Wednesday, July 29, 2015


In a perfect world, or at at least in my own perfect world, day trips would happen spontaneously and semi-frequently. An ephemeral respite from the churn of Melbourne and my uni free, work-based lifestyle would materialise without much thought or planning. 

Furthermore, everyone I held dearly would be available, throwing away their schedules in pursuit of this idealised, but rarely eventuating, escape from normality.

Unrelentingly and increasingly as the years pass me by, spontaneity is replaced by schedules and the ethos that time spent working is time spent wisely. It saddens me that people choose the pursuit of financial gain rather than enjoying the time they have in the present. Foregoing their friendships for the materialistic but undeniably addictive quest for money, a ubiquitous but at times elusive entity.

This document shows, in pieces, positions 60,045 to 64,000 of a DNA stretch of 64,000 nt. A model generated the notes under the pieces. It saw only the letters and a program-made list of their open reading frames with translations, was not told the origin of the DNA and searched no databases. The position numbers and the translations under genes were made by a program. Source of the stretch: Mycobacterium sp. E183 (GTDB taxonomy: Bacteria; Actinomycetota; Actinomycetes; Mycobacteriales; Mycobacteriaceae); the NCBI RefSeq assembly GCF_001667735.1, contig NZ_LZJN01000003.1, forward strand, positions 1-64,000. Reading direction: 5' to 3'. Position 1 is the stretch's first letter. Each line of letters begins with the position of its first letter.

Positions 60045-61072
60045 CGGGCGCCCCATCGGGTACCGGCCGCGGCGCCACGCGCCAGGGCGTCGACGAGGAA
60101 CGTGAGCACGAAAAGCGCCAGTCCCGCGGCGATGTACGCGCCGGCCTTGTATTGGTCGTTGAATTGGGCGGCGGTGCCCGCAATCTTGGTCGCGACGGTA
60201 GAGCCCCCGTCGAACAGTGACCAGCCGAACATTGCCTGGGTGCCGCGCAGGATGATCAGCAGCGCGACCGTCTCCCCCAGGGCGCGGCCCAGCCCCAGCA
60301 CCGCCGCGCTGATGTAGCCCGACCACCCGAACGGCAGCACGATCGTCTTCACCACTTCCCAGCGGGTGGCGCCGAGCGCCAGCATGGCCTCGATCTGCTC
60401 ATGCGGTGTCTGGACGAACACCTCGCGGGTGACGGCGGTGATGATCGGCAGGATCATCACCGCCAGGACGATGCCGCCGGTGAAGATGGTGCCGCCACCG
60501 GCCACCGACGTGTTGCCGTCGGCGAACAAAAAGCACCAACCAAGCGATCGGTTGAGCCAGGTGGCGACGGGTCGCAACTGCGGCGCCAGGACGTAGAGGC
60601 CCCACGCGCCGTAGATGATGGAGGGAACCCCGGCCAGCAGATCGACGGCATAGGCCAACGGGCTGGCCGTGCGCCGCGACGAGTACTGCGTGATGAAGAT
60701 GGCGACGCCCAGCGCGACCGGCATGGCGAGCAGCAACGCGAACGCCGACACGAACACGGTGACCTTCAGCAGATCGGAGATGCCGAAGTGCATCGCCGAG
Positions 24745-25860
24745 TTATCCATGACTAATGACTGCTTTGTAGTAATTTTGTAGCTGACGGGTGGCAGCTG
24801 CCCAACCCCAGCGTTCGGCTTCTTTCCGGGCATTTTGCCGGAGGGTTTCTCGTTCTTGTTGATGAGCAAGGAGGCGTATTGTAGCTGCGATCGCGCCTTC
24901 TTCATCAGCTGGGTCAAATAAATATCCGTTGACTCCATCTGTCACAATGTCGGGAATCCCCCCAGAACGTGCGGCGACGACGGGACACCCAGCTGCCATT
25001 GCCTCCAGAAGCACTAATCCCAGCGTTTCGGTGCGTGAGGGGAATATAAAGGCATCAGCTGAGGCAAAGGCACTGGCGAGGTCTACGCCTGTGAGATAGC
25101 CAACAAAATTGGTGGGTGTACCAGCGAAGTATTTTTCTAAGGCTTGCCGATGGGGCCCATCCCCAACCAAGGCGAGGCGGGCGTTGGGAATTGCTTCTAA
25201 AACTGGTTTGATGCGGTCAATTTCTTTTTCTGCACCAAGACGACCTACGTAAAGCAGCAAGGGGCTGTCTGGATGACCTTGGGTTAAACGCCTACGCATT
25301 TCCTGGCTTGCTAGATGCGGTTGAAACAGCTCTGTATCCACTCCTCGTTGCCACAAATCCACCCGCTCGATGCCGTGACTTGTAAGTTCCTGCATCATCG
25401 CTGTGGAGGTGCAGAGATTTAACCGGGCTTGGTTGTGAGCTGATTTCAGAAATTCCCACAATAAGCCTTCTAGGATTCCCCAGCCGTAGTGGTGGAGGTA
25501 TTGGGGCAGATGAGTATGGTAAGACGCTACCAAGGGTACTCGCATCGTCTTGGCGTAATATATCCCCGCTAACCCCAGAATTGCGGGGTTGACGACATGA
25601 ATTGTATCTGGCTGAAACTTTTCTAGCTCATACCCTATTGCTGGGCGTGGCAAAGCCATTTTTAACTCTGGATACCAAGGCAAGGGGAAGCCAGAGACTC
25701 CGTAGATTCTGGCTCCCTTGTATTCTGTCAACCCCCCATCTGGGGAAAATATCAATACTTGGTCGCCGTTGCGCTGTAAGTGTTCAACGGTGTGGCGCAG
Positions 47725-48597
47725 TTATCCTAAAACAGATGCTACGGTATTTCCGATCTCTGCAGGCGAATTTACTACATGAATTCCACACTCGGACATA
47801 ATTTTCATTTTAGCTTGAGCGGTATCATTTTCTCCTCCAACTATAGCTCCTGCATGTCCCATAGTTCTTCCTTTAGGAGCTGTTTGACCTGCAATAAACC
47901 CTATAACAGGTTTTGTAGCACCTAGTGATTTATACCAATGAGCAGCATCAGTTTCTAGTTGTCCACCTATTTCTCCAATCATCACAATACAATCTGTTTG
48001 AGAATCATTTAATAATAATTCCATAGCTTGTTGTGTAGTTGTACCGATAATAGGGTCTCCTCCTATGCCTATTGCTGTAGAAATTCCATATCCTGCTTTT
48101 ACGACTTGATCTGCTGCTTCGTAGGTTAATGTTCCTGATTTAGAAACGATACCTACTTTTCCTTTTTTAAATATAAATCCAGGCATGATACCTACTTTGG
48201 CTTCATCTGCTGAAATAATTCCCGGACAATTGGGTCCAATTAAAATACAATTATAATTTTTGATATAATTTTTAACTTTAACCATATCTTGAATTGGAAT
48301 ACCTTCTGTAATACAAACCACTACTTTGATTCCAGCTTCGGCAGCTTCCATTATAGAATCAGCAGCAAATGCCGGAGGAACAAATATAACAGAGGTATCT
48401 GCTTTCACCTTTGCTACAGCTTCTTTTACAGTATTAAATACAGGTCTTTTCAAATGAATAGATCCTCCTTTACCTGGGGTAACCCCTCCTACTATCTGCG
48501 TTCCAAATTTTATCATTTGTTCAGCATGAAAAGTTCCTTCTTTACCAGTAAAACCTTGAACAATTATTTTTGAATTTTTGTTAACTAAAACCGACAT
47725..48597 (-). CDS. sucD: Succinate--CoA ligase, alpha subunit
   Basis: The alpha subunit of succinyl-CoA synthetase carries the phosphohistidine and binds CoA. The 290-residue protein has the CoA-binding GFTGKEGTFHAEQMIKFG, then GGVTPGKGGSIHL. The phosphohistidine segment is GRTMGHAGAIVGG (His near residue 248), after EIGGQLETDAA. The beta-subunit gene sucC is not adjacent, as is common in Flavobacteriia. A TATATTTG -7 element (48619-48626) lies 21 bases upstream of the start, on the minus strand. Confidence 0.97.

That's why I've been trying as much as possible this year, despite fatigue, feelings of anxiety or of melancholy, to say yes to opportunities as they arise. Denying the pre-destined route of mundanity and schedules, saying yes avoids the trap of focusing predominantly on the future, and, as a result, missing out on the most important, and arguably only period of time, the present. 

Although the road trip I recently shared with friends wasn't spontaneous, and was much more stressful and tiring than the trip I had imagined in my head, I'm glad we all made the effort to combine in a mutual desire to adventure outside Melbourne.

As memories begin to weigh down on me, my cache growing with each moment, I know it is times like this that I will cherish soon and long into the future. My mind reliving the experience every so often, the negative parts dulled and the best moments fixated and enhanced. Sometimes the fade of memory isn't necessarily a bad thing.

Rye Pier

A polaroid of my Mate Sara, in her shawled alter ego Olga